KABUL, Afghanistan—A blast near the office of Afghanistan’s main security agency wounded three people on Aug. 4, hours after a bomb and gun attack on a minister’s compound brought surging Taliban violence to Kabul, the country’s capital city.
The Taliban claimed responsibility for the late Aug. 3 car bomb and gun attack on the home of acting Defense Minister Bismillah Mohammadi. The was no immediate claim for the Aug. 4 blast.
While Mohammadi survived the attack on his compound in a heavily fortified part of Kabul, the violence was a stark illustration of the deterioration in Afghanistan’s security as U.S.-led foreign forces complete their withdrawal and the insurgents seize swaths of territory.
Taliban spokesperson Zabihullah Mujahid said his group targeted the minister’s residence as an important meeting was underway there.
Government forces battled the attackers for more than four hours, and the Ministry of Interior said that at least eight civilians were killed and 20 were wounded.
The Aug. 4 explosion near a facility of the National Directorate of Security wounded two civilians and a security official, police said.
The Taliban has stepped up its campaign to defeat the U.S.-backed government since April, as foreign forces complete their withdrawal after 20 years of war.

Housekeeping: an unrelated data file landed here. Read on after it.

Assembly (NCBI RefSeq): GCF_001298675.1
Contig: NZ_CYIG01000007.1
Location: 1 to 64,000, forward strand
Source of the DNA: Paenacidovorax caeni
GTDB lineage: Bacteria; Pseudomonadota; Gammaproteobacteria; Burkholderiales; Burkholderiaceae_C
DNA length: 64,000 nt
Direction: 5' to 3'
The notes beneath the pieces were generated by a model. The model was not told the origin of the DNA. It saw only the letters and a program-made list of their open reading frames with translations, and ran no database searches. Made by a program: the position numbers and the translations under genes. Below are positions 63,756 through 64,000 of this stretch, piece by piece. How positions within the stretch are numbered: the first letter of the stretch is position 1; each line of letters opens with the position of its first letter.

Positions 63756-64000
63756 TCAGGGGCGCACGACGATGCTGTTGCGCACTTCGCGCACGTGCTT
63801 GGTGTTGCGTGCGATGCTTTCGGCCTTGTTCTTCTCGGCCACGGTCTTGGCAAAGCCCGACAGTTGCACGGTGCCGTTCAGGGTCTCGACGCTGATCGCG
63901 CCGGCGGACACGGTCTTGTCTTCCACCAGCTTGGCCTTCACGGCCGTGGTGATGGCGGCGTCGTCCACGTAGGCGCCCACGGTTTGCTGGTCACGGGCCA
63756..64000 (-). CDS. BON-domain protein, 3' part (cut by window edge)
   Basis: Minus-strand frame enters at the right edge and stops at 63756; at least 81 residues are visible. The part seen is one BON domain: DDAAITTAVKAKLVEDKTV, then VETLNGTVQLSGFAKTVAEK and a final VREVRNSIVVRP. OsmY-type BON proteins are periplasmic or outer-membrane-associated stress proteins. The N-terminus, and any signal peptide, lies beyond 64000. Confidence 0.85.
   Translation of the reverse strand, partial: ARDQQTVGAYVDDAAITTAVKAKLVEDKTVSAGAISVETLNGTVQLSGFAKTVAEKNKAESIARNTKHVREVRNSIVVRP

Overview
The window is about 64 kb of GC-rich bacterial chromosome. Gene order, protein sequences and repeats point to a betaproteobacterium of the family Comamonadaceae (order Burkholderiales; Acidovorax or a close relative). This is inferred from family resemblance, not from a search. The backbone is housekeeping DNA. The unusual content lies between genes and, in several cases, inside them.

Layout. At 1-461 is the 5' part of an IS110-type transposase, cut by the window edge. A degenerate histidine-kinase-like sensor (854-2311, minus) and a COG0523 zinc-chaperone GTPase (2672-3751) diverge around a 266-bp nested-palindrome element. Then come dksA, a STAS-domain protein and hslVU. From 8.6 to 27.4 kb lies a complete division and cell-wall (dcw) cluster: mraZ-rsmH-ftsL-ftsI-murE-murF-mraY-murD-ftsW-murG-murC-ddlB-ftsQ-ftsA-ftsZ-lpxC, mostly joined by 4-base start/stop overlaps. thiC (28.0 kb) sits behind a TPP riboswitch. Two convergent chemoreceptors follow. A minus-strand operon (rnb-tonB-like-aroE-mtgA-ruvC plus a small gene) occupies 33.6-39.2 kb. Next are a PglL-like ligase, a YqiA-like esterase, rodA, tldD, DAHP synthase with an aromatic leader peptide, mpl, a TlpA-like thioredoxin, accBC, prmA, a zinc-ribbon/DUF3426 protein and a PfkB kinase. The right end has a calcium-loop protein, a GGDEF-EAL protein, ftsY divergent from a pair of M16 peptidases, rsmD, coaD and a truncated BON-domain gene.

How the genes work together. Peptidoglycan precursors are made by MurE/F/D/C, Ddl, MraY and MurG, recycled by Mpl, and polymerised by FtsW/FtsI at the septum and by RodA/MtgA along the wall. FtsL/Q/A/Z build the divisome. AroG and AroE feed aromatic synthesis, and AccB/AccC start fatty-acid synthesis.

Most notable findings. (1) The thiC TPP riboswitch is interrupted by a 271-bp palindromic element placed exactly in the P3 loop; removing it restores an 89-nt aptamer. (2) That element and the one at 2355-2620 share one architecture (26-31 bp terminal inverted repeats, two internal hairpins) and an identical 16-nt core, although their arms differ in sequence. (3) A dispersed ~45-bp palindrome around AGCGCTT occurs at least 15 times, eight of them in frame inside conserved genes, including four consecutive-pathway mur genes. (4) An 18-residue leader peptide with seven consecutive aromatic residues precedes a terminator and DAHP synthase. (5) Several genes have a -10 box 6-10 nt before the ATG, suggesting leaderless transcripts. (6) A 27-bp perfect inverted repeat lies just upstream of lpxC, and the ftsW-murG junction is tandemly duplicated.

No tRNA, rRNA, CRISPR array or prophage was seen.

Fighting has been particularly heavy around the city of Herat, near the western border with Iran, and Lashkar Gah and Kandahar in the southern portion of the country.
An Afghan military spokesman said an emergency had been declared in Lashkar Gah, and government forces were getting reinforcements and U.S. air support.
“Special forces have been sent to the area. They are in good morale,” armed forces spokesman Gen. Ajmal Omar Shinwari told Reuters.
The loss of Lashkar Gah would be a huge blow for the government, which has pledged to defend strategic centers after losing many rural districts to the Taliban in recent months.
Scores of families have fled from their homes in the small city, which serves as the capital of the Helmand Province, as government forces launched a counterattack against the Taliban.
The U.N. reported on Aug. 3 that at least 40 civilians had been killed in Lashkar Gah in the previous 24 hours.
Taliban fighters had taken control of some radio and TV stations in the city and were moving into homes to stop people from helping government forces, residents said.
By Kabul bureau